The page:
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Educators hope to launch new public charter school in St. Lawrence County


POTSDAM — A group of St. Lawrence County educators is surveying the public to explore whether there’s enough interest in starting a public charter school.

The idea is very preliminary at this point, said Ginger S. Thomas, a former Heuvelton Central School District teacher who runs Teacher’s Desk Consultants, an education consultant business in DeKalb Junction.

A new public charter school would have to be approved and funded by the state Education Department before it could be launched.

“This might be another alternative. We think for some students, this would be ideal,” Ms. Thomas said Tuesday.

The idea of a public charter school has gained steam among some teachers who attend the annual constructivist conference held each summer at St. Lawrence University. The conference draws teachers from throughout the state who brainstorm ways to incorporate the constructivist teaching method into their curriculum.

A public charter school receives state funding and does not charge tuition. A private charter school charges tuition.

Some public charter schools exist in Albany and New York City, but at this point there are none in Northern New York.

A public survey will help determine if a public charter school is worth pursuing. The next step is to submit a request for proposals to the state Edu

Education Department.

“Everything is really up in the air. This might not go anywhere if the state won’t approve it,” Ms. Thomas said. “We’re just throwing it out there to see if there is a bite. We feel there is an interest and a need.”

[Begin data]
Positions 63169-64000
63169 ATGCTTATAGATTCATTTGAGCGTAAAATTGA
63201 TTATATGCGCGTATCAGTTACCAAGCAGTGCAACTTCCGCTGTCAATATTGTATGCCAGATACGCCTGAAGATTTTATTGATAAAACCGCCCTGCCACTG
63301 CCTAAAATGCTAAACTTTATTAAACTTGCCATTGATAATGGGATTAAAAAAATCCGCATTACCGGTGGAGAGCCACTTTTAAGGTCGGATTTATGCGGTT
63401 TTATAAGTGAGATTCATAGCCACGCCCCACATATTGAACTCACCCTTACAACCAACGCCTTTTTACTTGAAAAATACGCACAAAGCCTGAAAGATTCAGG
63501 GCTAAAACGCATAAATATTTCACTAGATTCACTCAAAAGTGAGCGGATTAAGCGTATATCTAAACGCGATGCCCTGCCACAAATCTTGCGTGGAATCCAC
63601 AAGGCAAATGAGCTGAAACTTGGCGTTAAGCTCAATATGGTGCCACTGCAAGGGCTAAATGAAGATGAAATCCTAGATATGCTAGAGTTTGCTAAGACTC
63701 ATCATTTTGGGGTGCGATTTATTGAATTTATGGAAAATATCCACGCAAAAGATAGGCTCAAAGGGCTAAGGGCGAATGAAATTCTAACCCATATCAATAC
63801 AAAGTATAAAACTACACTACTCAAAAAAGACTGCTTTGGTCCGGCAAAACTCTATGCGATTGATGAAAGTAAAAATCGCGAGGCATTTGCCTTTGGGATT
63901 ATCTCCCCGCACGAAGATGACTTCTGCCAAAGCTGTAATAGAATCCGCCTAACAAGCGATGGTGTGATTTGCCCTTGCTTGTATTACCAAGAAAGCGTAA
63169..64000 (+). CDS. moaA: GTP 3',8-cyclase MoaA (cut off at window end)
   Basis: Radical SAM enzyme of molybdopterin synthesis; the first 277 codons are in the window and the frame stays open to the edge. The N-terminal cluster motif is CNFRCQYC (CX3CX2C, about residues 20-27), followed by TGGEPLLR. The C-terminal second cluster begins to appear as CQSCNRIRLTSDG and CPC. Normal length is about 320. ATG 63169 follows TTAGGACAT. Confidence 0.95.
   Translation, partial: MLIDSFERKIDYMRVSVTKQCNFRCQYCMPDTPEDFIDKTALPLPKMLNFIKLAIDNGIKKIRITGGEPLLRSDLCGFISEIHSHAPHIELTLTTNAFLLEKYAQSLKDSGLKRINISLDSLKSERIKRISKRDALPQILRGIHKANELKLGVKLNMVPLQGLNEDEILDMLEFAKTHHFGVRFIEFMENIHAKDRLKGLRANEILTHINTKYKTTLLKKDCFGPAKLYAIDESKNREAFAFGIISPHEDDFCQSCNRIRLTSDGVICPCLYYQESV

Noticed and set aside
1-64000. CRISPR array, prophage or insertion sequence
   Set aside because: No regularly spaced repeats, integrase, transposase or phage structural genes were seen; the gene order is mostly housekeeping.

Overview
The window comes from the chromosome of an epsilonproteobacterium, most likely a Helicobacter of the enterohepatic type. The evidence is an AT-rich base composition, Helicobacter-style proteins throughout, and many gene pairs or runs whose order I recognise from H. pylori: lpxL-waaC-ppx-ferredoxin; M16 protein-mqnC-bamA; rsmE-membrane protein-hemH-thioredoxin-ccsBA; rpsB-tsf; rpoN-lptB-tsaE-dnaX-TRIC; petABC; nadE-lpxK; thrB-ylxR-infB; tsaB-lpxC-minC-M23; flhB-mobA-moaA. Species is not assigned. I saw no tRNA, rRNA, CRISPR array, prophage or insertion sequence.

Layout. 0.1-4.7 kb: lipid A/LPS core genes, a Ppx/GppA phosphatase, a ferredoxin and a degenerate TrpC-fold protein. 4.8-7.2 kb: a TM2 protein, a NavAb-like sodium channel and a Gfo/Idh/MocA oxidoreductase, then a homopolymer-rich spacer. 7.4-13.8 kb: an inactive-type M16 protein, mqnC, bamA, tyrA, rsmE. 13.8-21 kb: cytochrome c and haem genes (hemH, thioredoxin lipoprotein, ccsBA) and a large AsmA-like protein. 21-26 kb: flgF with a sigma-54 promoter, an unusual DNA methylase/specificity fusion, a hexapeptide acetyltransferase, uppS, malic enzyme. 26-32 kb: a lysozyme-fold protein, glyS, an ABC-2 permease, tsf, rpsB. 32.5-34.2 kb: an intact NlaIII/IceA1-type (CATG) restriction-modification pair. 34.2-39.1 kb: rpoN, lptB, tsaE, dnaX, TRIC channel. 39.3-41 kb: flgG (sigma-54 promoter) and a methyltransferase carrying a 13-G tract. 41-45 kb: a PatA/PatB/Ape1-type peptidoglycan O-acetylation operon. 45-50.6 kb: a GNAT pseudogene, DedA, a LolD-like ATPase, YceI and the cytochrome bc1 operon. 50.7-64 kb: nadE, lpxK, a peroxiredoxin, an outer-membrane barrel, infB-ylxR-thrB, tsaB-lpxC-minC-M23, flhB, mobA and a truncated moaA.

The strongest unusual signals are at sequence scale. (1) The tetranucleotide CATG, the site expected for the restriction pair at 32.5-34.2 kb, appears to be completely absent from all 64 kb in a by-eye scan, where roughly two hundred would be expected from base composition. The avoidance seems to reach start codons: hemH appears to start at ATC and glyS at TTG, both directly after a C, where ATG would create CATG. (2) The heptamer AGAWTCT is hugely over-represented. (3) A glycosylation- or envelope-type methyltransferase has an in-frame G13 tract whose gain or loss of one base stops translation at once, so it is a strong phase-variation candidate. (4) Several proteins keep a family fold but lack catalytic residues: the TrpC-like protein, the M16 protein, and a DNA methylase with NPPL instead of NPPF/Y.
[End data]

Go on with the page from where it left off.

Approximately 10 teachers from different St. Lawrence County communities started meeting a month ago to discuss the idea.

Teachers would use the constructivist method, which involves presenting a problem to students and allowing them to use multiple resources to prepare a presentation or project.

Instead of relying mostly on lectures, students would be involved in more hands-on activities, field trips and projects that utilize technology.

Giving an example, teaching about the Adirondack Mountains could involve asking students to create a movie. They would be responsible for writing a script, taking photographs and video and doing the research. A trip to The Wild Center, Tupper Lake, could be included. The Common Core standards being implemented at schools across the nation would be covered in a public charter school, Ms. Thomas said.

“The constructivist method fits in well with the Common Core standards,” she said. “The new standards are asking students to use their skills in more useful ways.”

Tentative plans call for enrolling about 25 students in the school and hiring two teachers to teach grades 7,8 and 9. Depending on interest and funding, those numbers and grade levels could be expanded.

Ms. Thomas said the new charter school could be housed in rented space at one of the public school districts or at one of the area colleges. A location has not yet been chosen.

Organizers don’t want to detract from what’s happening at public schools, she said.

“We don’t want to conflict with what they’re doing, we just want to provide another option,” Ms. Thomas said.

The survey is available at

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